Last weekend I participated in a full-novel critique with five other writers, and we joked afterward about how it’s so helpful and yet it feels like thanking people for “bruising and battering” you, as one of my fellow critiquers put it. It’s just one of the many reasons that writing requires a thick skin.
I’ve often heard my published friends talk about the similar scenario of getting feedback from their editors. And I still remember listening to Stephenie Meyer at a book conference describe how she cried when she got her first single-spaced ten-page critique from her editor listing all the things that were “wrong” with her Twilight manuscript. It’s rough, even when it’s an editor who’s already given you the biggest piece of flattery: loving your ms enough to buy it in the first place.
So I asked some of my author friends this week,
How do you cope with that notoriously tear-inducing editor’s letter?
Jessica Day George, author of the Dragon Slippers trilogy, Sun and Moon, Ice and Snow, and Princess of the Midnight Ball:
I rant and rave and tear my hair and scream, How am I supposed to do that? Did she even READ the book? That’s my favorite part! And then I go complain to my husband, and while I’m talking I realize, Oh. That DOES sound better. Yes, I can see why she wants to make that change. I suppose I could try it. . .
It’s the same thing every time, I will never learn!
Bree Despain, author of The Dark Divine:
Whenever I get feedback from my editor/agent I let it sit for a day or two. At first some of his suggestions seem impossible to do, or I just plain don’t agree with them, but I always make sure I mull it over for at least a day before responding. Usually, after thinking about it, what seemed like an impossible idea suddenly feels exactly like the right idea to make the story better. However, if after a few days of pondering, I still feel like the criticism isn’t right, then I discuss it with my editor. 9 times out of 10, after we talk it out, I discover that my editor doesn’t want me to change something in the story, he just wants me to clarify it or make the motivation behind it stronger.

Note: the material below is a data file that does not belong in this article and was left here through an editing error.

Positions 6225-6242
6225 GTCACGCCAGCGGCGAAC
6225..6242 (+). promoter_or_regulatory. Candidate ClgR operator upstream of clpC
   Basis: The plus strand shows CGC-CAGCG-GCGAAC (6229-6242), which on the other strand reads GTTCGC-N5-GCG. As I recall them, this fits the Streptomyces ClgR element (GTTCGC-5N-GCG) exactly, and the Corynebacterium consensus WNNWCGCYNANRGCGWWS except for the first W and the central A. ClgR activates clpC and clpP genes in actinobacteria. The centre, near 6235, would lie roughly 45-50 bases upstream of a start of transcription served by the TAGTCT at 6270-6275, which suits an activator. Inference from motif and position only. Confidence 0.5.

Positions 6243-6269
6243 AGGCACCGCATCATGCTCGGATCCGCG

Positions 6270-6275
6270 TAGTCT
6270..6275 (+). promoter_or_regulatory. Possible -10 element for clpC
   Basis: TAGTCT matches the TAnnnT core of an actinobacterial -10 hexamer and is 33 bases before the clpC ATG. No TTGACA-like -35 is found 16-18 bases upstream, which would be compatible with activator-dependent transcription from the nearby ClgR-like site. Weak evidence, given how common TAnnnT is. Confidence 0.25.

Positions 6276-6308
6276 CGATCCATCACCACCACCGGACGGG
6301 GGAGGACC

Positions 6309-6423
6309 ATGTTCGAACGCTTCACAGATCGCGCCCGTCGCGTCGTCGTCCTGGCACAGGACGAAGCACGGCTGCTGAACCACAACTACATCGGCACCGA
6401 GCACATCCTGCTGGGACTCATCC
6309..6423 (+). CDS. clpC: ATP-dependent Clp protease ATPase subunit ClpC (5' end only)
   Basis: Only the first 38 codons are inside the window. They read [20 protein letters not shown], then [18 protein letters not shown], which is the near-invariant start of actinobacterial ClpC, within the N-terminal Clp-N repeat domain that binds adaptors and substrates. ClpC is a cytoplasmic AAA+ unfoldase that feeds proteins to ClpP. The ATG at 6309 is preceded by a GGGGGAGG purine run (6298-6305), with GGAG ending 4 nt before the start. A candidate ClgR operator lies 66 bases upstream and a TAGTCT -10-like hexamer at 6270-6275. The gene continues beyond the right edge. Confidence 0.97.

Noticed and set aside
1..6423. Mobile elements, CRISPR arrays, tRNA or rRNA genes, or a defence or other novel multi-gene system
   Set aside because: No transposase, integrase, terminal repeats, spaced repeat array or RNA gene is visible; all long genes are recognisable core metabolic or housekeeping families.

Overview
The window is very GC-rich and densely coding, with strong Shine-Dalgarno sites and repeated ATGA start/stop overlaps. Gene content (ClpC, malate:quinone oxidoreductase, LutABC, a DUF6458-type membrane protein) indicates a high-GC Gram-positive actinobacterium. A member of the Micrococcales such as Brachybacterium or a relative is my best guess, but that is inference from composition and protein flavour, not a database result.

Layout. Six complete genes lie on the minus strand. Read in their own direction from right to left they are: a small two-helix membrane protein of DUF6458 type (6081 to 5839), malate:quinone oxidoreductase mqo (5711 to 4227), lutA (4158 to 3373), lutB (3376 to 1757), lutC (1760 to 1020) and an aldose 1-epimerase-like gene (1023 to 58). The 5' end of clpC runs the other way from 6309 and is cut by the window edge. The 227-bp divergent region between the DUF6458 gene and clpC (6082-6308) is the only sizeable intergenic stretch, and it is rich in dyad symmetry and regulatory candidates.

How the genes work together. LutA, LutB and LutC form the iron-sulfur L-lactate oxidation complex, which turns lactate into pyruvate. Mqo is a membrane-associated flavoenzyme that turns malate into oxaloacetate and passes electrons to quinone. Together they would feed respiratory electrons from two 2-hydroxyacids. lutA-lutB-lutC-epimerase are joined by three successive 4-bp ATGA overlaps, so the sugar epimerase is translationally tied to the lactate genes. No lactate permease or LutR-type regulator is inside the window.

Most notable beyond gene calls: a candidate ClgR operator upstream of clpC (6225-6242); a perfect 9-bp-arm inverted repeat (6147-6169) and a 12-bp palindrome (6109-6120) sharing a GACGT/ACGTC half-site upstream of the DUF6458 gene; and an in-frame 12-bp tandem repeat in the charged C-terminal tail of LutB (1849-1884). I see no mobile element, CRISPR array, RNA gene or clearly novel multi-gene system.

Heather Dixon, artist/novelist, whose first book Entwined debuts winter 2011 with Greenwillow:
Shannon Hale, author of ten novels including Goose Girl, Book of a Thousand Days, and Actor and the Housewife:
I read a writer’s advice early on never to respond to an editor’s letter the day you get it. It’s so easy to get defensive and try to explain, “But what I was trying to do was…” That doesn’t matter. I respond with a quick, “I got your letter! Thanks, it all looks great. I’ll be in touch.” Then I spend a couple of days (weeks) digesting it. It’s invaluable feedback, what a reader who isn’t as frighteningly close to the story as you thinks. I always take her advice very seriously and will revise 2-3 times before sending her a fresh copy to look over again. We go through several editorial rounds before copy editing.
So there you have it!
And sure enough, the same was true with the feedback I got on Saturday (except that it was like having FIVE editors — sheesh!). When I read their written comments that night, all I saw was how much they “hated” my manuscript and how my mad writing skills had failed to win them over. Then, after I’d given it a few days’ worth of thought, I reread the exact same comments and discovered that actually they liked my manuscript and that I’d succeeded at most of what I’d focused on for that draft, and their suggestions had to do with what I should focus on next to, you know, make it even better.
Yep, same critique, but what a difference a few days and a little perspective make!
Any of your own insights to share?